Thursday, April 20, 2017


ARE you sick to death of applying for jobs and not even getting a single reply? Or do you have a job that makes you feel like you’re lying under a slowly closing coffin lid? Or maybe there’s a job out there that you’d simply love to do every day, but you think you’re too old, too young, too unqualified, too qualified or too inexperienced to go after it? If the answer to any of these questions is ‘yes’, then read on, because this column has been written for you. In the coming weeks and months, I’m going to help guide you towards developing the key skills, the right attitudes and the necessary self-confidence and motivation to get that job. You’re also going to hear a few very loud bangs as we explode some of the really ridiculous myths that surround jobseeking in the twenty-first century.

After twenty years spent coaching people towards fulfilling and rewarding careers, I’ve made a list of the ten biggest obstacles that stop people like you from reaching your potential. I call these obstacles the Ten Deadly Enemies of Job Seeking. Here’s the first one.


Trying to Solve the Wrong Problem

This is one of the most disastrous mistakes made by jobseekers. Let’s take an example.

Penny Fashionsetter owns a downtown lady’s fashion boutique. Mandy Everhelp, her Sales Assistant, is a gifted saleswoman and customer pleaser. One morning, Mandy informs Penny that she’s leaving to pursue a career as a lion-tamer.

Penny Fashionsetter now has a problem: she needs to find the right person to replace Mandy – someone who can maintain sales and customer loyalty at their current levels. And, unfortunately, hiring people is a risky business. If Penny puts the wrong person in that job, it could really hurt her business and her bank account.

What applicants are most likely to get an interview for Mandy’s job? The applicants whose CVs look most like the solution to Penny’s problem! And what candidate is most likely to get Mandy’s job? The candidate who can convince Penny that they can solve her problem by filling Mandy’s shoes. So where is Penny’s problem described in detail? In the job ad! Which means that you must match your CV to the job ad every time. Get it? Good. We’ll take a closer look at how you do that in a few weeks time.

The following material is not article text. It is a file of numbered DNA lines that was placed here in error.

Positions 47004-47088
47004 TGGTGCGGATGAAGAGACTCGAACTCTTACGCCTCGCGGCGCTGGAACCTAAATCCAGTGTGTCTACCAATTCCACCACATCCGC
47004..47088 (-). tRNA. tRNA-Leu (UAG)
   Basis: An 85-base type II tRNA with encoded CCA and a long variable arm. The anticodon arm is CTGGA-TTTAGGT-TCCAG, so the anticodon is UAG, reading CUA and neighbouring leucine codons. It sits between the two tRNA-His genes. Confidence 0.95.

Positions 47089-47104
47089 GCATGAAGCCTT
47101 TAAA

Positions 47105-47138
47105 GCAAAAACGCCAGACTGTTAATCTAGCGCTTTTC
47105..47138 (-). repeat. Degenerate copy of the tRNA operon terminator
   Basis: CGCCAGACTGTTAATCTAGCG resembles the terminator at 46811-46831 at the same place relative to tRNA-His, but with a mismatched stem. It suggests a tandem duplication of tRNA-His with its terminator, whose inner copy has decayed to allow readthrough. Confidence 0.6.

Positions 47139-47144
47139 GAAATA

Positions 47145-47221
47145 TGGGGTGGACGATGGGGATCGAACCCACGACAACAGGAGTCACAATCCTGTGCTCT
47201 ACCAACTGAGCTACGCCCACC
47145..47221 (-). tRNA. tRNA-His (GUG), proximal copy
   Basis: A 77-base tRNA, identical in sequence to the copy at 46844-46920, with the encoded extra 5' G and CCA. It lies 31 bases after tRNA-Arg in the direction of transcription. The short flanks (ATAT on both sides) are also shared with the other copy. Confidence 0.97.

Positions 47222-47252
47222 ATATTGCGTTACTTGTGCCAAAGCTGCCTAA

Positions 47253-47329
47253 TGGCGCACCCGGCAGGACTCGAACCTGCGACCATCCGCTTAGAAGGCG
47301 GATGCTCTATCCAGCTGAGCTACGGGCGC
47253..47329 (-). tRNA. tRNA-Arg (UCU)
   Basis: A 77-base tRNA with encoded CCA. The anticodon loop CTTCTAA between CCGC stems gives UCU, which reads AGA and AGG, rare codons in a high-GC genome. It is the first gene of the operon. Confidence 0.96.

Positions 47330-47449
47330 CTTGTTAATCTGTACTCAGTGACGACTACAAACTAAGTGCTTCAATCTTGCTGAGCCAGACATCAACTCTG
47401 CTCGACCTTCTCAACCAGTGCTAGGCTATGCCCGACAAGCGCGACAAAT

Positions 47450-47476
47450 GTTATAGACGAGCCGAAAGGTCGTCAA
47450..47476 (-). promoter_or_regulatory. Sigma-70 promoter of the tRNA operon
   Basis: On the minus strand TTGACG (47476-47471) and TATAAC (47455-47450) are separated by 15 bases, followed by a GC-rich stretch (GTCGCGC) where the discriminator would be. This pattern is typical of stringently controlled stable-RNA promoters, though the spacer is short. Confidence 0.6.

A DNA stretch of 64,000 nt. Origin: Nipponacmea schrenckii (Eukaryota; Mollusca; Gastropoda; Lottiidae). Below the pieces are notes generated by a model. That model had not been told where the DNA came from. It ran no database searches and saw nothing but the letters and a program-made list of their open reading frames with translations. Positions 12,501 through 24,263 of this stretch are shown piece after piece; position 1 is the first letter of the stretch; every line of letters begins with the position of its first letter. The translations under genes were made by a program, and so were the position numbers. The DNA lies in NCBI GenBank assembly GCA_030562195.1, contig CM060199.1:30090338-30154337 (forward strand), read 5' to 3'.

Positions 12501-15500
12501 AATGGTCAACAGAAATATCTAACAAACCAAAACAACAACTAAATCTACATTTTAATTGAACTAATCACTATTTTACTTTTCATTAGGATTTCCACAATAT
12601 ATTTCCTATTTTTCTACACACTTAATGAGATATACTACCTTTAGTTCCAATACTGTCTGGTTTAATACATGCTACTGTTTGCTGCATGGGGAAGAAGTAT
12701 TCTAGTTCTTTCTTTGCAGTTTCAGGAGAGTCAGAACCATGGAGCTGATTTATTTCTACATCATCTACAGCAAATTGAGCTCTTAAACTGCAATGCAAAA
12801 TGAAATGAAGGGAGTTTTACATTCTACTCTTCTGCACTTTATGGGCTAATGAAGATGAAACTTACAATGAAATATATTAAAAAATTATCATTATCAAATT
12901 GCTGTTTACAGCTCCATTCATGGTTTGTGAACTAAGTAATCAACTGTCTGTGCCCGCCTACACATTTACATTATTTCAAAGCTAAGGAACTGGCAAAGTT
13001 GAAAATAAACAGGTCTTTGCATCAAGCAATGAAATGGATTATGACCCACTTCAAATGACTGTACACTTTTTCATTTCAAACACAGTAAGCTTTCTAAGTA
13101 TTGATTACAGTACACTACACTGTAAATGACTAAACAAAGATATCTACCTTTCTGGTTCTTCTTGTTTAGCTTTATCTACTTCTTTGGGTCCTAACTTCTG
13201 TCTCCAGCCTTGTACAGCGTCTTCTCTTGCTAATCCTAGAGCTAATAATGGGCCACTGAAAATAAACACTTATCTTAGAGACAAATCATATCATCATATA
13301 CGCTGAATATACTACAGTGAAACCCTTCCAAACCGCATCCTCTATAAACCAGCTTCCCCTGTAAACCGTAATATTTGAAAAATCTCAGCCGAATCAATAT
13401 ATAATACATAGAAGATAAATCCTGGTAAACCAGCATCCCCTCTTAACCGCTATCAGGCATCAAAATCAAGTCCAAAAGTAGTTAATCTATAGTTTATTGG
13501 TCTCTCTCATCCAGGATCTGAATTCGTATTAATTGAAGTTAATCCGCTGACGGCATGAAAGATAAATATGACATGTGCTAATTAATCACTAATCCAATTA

Most candidates, when applying for a job, are focused completely on trying to solve their problem. That problem might be that they don’t already have a job. Or they might just want to regain their sanity by moving on from a job that’s driving them nuts. So they fantasise about solving their problem.

Big mistake. Employers aren’t interested in your problem. They’re really only interested in how you can solve their problem. And walking into an interview with ‘I need this job’ pasted across your face is likely to make most interviewers break the world record for the hundred-metre sprint.

Simple, isn’t it?  The key to solving your problem is to solve the employer’s problem. And the candidates who understand this are the ones who usually come out on top.

When you apply for a job, you are presenting yourself as a possible solution to the employer’s problem. Adopt this truth as your core guiding principle in job seeking. Make it your job seeking mantra. Repeat it to yourself every time you apply yourself to the challenge of getting a job you want. By adopting this approach, you will


  • Powerfully redefine your attitude to job hunting, leading to a highly targeted and focused approach to finding the job you really want
  • Breathe new life into your CV, producing a compelling case for that much-sought-after job interview
  • Transform the job interview from nerve-wracking Question and Answer session to positive and productive business conversation.


In next week’s article ‘Who’s Afraid of the Big Bad Job Interview?’ we’ll be talking about common job interview fears and how to banish them.


Nicky O’Brien is a Jobs Coach and Career Development Advisor. For more information, email [email protected] or call 086 777 2469.



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